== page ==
In Our World, Before & After, we're asking our favorite culture writers, cooks, and home/design experts to describe how life will be different after COVID-19—with essays on cooking and being at home, the new ways and foods we’ll eat, plus travel guides (both real and imagined).
I don’t think any of us ever imagined such long stretches of time in our homes. We are a peripatetic lot: We dash to the office, jump on the next flight, race to the market, take off to sporting events and create elaborate visits with friends and family. None of these, nor countless other activities, left too much time to stop and think about our homes, how they functioned, how they looked and, most especially, how we truly wanted to live in them!
Today, months into self-isolation and social distancing, home is on our mind 24/7. By now, we’re done with the housekeeping drill: we've cleaned out the clothes and toy closets, made multiple trips to Goodwill, tossed expired spices, reorganized pantries and jotted down lists of future projects. When it comes to the next step, though—re-imagining our actual lifestyles (because I’d like to think we’ve been given an opportunity to)—the kitchen assumes tremendous significance.
So, how will our kitchens change? For some, that could mean buying (and, I hope, actually using) more advanced tools and appliances—ones that are more intuitive, perhaps even voice-activated, that cut down prep time, or maybe do the cooking for you. But I prefer to think about how to transform a kitchen into a hub for communing, in a true modern sense: the swirling nucleus of the household, the pivotal place where important conversations happen, homework is done, celebratory moments are created, food experiments and preparations are explored.
For many of us, me included, the kitchen has emerged from the grab-and-go-on-my-way-to-somewhere-else spot in the house—an attractive and high-functioning pass-through—to a space where creativity and conversation prevail. The question then is: what can we add or subtract to improve this mindful equation?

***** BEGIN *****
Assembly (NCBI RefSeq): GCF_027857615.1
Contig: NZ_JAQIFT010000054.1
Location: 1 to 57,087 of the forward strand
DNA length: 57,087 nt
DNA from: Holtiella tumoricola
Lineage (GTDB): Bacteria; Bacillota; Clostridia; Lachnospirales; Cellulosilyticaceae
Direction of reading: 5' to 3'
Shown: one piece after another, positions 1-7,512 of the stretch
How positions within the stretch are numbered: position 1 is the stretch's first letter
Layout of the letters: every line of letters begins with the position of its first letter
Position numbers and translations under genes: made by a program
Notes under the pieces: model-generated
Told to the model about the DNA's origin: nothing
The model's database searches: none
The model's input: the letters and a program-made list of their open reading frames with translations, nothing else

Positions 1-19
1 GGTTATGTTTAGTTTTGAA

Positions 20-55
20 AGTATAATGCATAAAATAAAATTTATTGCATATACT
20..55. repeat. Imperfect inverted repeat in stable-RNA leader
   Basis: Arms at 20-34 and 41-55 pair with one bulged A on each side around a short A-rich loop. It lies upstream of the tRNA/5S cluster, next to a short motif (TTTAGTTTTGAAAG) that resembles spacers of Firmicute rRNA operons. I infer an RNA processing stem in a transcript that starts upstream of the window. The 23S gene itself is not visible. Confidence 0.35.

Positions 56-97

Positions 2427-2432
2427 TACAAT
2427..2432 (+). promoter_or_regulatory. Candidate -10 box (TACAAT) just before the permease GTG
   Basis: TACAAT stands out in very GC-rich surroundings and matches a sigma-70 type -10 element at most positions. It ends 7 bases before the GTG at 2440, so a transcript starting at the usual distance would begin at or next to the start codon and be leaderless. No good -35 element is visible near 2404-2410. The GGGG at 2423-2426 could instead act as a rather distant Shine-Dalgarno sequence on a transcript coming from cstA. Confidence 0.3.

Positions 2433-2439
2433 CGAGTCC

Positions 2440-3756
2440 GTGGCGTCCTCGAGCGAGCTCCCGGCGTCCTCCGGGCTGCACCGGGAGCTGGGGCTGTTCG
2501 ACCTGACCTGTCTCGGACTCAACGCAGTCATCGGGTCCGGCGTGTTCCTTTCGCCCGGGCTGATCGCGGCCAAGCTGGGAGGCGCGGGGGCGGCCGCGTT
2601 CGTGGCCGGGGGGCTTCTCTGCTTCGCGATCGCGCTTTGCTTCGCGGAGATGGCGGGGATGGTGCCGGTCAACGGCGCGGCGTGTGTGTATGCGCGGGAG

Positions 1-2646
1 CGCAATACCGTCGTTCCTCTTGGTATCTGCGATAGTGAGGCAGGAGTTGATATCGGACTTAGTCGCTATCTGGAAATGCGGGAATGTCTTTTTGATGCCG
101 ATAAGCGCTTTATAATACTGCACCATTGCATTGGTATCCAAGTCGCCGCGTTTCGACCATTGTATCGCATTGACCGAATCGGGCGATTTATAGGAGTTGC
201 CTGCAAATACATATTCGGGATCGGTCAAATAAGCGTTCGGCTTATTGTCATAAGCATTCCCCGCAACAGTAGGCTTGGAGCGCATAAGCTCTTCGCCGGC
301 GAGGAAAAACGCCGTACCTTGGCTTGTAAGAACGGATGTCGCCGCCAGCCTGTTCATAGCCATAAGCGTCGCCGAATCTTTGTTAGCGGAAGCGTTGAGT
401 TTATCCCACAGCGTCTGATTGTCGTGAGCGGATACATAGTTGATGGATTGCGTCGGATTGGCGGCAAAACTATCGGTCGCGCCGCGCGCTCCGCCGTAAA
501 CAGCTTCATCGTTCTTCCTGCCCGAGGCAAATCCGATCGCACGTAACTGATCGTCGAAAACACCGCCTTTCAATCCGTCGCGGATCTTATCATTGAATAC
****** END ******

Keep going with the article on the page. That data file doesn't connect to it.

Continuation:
One of the ways to achieve this next-generation kitchen is to clean up and clean out. Having prepared countless consecutive meals over the past few months, I have a new and profound relationship with my kitchen. I recognize its shortcomings—most of which I can fix myself by rearranging the shelves and prioritizing their contents. (The others are there to stay.) The key is to be prepared to make disciplined choices.
While function is the word most associated with the kitchen, the first word that resonates with me is comfort and reassurance. For me, it implies a space where everything that I need for the next meal (and the many after that) is readily at hand. On a very personal level: Before the coronavirus changed our lives, I never expected that I would ever cook 125 consecutive meals at a stretch and give my kitchen the kind of workout that I have. But it goes beyond the cooking and eating. For instance, I had never factored in the importance and versatility of my kitchen table. It has become my favorite place to conduct IG Live interviews, take Zoom calls, birdwatch and generally stay—and feel—connected to the outside world. The window facing the terrace, the greenery, the shifting shadows all create unexpected zen moments that inspire me and help keep my spirits up.
The other aspect of comfort involves style and design. Kitchen planning often focuses on how one can possibly fit the maximum number of cabinets, drawers, and shelves into the space at hand—functionality at its core. But you’ll find a better opportunity for change by asking yourself how you want your kitchen to feel; how should the materials relate to one another—the counters, backsplash, cabinets, hardware, chairs, and decorative objects? The objective is to layer elements in a way that creates beautiful visual, but also emotional, experiences day after day and year after year.
And that’s critical because the kitchen’s primary function, as a place to prepare meals, has morphed into something so much more. The prevailing psychology is that the food you prepare nurtures the soul. Thoughtful meal preparation, creative combinations of tastes and textures, and delicious aromas should ideally all align with the physical and emotional experience you create through your design choices. That’s where the best kitchen memories begin.
What does your reimagined kitchen look/feel like? Tell us in the comments.